Overall, he's a splendid, capable companion for assertive owners, but without ongoing time and effort, socialization and supervision, he is too much to handle.


If you want a dog who...

  • Is massive and powerful
  • Has a short easy-care coat
  • Is calm and quiet indoors as an adult
  • Makes an imposing watchdog
  • Is serious and self-assured with strangers, yet generally mild-mannered unless aroused
  • Needs only moderate exercise

A Bullmastiff may be right for you.


If you don't want to deal with...

  • A huge dog who takes up a lot of space in your house and car
  • A heavy dog who wants to sit on your feet and lean his weight against your leg
  • Rowdiness and exuberant jumping when young
  • Destructiveness when bored or left alone too much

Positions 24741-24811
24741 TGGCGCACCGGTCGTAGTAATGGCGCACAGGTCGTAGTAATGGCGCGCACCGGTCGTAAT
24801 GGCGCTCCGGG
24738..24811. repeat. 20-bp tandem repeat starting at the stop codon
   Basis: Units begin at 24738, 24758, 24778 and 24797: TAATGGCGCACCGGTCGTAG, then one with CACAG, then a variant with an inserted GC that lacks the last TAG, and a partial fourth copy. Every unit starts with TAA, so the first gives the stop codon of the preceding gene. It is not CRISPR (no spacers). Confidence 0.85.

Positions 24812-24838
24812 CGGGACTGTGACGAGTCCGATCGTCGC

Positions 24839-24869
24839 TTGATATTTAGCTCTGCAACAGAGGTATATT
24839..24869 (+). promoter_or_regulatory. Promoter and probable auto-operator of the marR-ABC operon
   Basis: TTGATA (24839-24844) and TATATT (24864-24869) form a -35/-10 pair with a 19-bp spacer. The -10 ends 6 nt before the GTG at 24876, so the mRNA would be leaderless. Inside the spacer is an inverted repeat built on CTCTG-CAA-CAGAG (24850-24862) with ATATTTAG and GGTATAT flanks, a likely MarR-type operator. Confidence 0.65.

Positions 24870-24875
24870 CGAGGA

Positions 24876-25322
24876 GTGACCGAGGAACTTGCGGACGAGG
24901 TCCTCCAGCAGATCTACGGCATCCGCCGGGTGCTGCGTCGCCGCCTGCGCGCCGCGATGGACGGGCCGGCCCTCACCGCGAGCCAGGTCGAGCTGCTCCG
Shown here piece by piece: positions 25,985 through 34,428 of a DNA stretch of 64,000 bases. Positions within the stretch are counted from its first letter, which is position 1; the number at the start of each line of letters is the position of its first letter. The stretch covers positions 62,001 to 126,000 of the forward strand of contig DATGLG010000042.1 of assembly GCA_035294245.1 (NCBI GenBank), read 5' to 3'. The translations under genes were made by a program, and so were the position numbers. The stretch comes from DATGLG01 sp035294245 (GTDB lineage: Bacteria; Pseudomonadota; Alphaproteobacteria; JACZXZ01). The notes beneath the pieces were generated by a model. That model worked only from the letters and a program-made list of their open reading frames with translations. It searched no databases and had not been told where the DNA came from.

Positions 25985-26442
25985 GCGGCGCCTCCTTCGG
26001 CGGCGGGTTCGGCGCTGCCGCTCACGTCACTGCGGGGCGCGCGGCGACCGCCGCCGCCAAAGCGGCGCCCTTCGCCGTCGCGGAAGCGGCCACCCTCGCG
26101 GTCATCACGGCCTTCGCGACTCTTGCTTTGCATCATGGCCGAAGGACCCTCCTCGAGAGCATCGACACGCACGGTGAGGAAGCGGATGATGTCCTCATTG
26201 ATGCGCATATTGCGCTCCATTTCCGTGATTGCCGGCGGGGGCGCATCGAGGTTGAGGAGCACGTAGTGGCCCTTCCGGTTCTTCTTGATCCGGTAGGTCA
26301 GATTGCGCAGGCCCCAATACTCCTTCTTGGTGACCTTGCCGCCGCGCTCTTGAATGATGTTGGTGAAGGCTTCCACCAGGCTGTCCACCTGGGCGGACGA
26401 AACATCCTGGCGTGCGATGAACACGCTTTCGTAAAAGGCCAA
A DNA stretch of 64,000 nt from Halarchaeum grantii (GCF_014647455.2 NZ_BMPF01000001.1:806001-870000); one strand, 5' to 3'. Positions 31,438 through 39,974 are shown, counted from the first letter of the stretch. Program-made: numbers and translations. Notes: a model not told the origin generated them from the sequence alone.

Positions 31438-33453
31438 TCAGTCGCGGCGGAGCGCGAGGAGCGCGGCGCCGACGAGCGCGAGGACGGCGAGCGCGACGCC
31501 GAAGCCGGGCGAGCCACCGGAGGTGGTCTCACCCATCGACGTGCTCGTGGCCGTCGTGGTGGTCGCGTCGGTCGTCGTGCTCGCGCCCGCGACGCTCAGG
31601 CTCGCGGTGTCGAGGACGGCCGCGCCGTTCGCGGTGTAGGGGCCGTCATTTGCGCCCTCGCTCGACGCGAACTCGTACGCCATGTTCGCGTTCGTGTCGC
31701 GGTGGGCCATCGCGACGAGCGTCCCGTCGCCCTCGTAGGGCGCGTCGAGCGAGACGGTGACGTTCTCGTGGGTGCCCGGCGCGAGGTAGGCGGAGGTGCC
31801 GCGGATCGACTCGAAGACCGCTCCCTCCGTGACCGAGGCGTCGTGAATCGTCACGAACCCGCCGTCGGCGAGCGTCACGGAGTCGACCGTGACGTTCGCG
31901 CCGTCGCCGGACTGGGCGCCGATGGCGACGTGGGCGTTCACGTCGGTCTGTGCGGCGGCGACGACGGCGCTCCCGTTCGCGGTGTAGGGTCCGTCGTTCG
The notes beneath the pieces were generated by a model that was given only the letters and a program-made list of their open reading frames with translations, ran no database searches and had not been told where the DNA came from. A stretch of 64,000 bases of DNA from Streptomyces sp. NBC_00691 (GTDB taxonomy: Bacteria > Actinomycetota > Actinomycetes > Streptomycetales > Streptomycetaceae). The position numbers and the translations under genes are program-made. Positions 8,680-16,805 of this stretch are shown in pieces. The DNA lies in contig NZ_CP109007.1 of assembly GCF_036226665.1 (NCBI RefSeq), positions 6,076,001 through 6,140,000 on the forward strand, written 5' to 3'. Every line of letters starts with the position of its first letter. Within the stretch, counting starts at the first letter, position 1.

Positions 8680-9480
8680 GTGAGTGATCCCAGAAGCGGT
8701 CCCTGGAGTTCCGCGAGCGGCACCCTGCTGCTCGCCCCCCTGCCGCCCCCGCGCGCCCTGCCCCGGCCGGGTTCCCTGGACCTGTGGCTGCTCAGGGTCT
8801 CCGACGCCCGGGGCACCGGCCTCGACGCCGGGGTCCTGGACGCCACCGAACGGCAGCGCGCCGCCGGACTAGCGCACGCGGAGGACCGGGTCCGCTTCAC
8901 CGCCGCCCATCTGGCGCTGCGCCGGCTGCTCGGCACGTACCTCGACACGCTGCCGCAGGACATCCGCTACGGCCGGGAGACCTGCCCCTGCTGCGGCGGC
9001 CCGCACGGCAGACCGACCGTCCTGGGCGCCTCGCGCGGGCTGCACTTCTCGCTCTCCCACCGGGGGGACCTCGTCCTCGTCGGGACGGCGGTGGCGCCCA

• Potential aggression toward people in some lines, or when not socialized enough
  • Potential aggression toward other animals
  • Strong-willed mind of his own, requiring a confident owner who can take charge
  • Snorting, snuffling, wheezing, grunting, loud snoring
  • Slobbering and drooling
  • Gassiness (flatulence)
  • Serious health problems and a short lifespan
  • Legal liabilities (public perception, future breed bans, insurance problems, increased chance of lawsuits)

A Bullmastiff may not be right for you.

But you can avoid or minimize some negative traits by
  1. choosing the RIGHT breeder and the RIGHT puppy
  2. or choosing an ADULT dog from your animal shelter or rescue group – a dog who has already proven that he doesn't have negative traits
  3. training your dog to respect you